Again, it probably isn’t possible to know for sure what you will spend money on or how fast those prices will rise years from now. But we don’t believe that should stop you from making educated guesses. Getting a sense of probabilities can help set expectations—crucial for planning, in our view. Moreover, we think the dangers of underestimating inflation’s impact on your finances are greater than those of overestimating. Discovering down the road you have a bigger-than-anticipated cushion is far more pleasant than the reverse.

Understanding inflation’s impact is only half the battle, though. When selecting investments, we believe it is important to consider inflation and remember historically lower-returning asset classes like cash and fixed interest haven’t always provided sufficient returns to offset it, never mind supply the growth you might need to sustain higher cash flows late in life. In our view, concentrating solely in these assets may leave you short of the returns many investors need to supplement your pension. To be sure, they can make sense if you have big near-term spending needs and want to reduce volatility—but this may come at the expense of the long-term growth necessary to fund future cash flow needs. Withdrawing too much too early can also compound issues later in life, leaving you with less savings at a critical juncture. In our view, a helpful guideline is to limit annual withdrawals to roughly 4 per cent of the starting value annually, adjusting the amount for inflation over time.

For those who don’t incorporate inflation into their financial planning, the loss of purchasing power might be unexpected—or potentially force major life changes to make ends meet in old age. Whilst we don’t think there is a one-size-fits-all response to inflation, we believe an awareness of its wealth-sapping effects may help you better evaluate your investment options and select those that don’t leave you short of the returns you need to achieve your long-term cash flow goals.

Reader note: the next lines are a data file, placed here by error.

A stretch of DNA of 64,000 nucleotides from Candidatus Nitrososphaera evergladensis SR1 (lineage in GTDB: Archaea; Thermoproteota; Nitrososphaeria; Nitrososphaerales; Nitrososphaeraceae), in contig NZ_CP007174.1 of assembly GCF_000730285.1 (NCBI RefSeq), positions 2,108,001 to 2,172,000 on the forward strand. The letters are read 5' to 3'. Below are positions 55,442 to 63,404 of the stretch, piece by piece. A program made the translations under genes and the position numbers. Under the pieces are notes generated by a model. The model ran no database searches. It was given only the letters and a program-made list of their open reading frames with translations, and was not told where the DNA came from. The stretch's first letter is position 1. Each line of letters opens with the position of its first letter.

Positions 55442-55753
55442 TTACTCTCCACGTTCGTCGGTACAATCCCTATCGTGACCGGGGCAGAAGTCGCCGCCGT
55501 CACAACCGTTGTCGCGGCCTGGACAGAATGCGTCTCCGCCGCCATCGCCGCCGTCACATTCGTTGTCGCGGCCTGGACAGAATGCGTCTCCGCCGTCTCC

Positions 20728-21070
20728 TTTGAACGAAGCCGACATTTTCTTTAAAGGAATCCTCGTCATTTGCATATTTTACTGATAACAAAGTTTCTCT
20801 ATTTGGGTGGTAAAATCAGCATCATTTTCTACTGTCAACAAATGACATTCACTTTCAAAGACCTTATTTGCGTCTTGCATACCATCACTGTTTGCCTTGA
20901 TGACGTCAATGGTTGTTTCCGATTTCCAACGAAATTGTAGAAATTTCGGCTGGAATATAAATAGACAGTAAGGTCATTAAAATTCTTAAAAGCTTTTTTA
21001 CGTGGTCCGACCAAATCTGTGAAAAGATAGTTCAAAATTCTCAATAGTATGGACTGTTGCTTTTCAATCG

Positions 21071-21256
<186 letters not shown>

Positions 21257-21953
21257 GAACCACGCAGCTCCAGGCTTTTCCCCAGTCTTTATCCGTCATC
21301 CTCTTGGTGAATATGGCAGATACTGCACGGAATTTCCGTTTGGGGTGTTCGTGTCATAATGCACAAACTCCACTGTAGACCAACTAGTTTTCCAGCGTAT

Investing in equity markets involves the risk of loss and there is no guarantee that all or any capital invested will be repaid. Past performance neither guarantees nor reliably indicates future performance. The value of investments and the income from them will fluctuate with world equity markets and international currency exchange rates.

This document constitutes the general views of Fisher Investments and should not be regarded as personalised investment or tax advice or as a representation of its performance or that of its clients. No assurances are made that Fisher Investments will continue to hold these views, which may change at any time based on new information, analysis or reconsideration. In addition, no assurances are made regarding the accuracy of any forecast made herein. Not all past forecasts have been, nor future forecasts may be, as accurate as any contained herein.

[i] Source: Office for National Statistics and Fisher Investments Research, as of 25/4/2018.

[ii] Ibid.

[iii] Source: Office for National Statistics, as of 25/4/2018.

[iv] Ibid.

[v] Ibid.

[vi] “Why care costs are spiralling at up to twice inflation,” Sam Meadows, The Telegraph, 29/10/2017. https://www.telegraph.co.uk/money/consumer-affairs/care-costs-spiralling-twice-inflation/

[vii] Source: Office for National Statistics, as of 13/4/2018.